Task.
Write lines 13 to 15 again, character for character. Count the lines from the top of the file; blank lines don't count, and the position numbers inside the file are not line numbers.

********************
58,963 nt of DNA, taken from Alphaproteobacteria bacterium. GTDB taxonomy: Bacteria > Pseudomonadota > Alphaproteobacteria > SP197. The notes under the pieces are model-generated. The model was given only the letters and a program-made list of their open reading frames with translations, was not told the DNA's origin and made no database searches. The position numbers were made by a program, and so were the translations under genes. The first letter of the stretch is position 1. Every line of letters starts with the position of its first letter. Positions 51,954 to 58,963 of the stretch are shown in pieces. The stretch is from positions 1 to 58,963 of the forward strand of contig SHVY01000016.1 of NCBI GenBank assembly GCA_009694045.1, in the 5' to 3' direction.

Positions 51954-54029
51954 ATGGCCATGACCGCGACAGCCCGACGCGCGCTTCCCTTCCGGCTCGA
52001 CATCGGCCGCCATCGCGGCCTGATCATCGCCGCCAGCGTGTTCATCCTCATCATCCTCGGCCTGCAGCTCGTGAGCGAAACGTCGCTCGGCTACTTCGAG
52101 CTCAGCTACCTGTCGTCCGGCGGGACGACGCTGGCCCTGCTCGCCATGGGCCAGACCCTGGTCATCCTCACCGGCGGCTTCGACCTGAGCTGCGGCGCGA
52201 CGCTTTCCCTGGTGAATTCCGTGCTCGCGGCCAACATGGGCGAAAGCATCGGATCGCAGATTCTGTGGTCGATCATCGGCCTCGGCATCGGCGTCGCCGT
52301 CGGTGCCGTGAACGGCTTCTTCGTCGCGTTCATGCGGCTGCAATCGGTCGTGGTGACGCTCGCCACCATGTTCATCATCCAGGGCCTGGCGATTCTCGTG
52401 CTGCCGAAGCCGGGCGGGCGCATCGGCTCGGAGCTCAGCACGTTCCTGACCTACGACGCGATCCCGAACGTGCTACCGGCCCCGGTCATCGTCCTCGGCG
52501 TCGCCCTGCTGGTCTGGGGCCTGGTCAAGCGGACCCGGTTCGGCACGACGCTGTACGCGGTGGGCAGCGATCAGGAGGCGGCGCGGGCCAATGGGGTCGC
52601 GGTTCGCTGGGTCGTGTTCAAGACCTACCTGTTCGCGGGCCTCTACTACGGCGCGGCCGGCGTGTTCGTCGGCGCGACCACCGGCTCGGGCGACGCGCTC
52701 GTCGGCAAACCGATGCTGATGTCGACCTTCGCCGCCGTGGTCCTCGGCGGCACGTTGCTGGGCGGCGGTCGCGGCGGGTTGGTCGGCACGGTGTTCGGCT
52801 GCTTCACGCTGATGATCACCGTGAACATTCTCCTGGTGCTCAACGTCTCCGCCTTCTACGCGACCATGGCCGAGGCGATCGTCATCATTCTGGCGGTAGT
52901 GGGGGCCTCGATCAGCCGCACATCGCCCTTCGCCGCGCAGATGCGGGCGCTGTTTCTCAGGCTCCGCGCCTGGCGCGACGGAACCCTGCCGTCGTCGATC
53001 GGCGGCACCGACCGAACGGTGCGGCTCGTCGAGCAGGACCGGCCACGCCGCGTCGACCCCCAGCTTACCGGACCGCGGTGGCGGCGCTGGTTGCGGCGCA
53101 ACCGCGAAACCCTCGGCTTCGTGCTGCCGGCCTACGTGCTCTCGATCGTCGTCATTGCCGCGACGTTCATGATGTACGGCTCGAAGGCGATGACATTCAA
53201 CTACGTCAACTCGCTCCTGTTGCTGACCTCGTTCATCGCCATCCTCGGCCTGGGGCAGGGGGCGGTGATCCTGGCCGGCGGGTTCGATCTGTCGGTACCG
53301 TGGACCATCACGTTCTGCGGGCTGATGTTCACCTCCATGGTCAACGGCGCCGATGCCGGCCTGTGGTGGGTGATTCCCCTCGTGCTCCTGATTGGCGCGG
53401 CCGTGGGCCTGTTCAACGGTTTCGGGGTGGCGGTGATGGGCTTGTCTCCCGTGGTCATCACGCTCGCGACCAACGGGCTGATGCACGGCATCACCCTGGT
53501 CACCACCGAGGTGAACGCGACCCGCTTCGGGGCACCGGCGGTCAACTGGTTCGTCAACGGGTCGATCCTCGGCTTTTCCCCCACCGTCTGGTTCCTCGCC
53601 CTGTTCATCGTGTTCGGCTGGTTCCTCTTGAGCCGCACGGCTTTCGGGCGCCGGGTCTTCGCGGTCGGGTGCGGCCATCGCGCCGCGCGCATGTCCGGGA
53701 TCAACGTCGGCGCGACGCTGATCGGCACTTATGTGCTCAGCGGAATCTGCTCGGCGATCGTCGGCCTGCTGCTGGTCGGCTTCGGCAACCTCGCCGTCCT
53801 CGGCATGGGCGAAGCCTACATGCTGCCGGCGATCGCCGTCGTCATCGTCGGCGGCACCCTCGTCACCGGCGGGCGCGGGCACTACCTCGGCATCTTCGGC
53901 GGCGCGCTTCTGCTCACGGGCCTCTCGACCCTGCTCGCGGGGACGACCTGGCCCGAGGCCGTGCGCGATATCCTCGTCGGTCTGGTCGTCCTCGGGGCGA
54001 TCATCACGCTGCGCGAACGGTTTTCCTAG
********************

52901 GGGGGCCTCGATCAGCCGCACATCGCCCTTCGCCGCGCAGATGCGGGCGCTGTTTCTCAGGCTCCGCGCCTGGCGCGACGGAACCCTGCCGTCGTCGATC
53001 GGCGGCACCGACCGAACGGTGCGGCTCGTCGAGCAGGACCGGCCACGCCGCGTCGACCCCCAGCTTACCGGACCGCGGTGGCGGCGCTGGTTGCGGCGCA
53101 ACCGCGAAACCCTCGGCTTCGTGCTGCCGGCCTACGTGCTCTCGATCGTCGTCATTGCCGCGACGTTCATGATGTACGGCTCGAAGGCGATGACATTCAA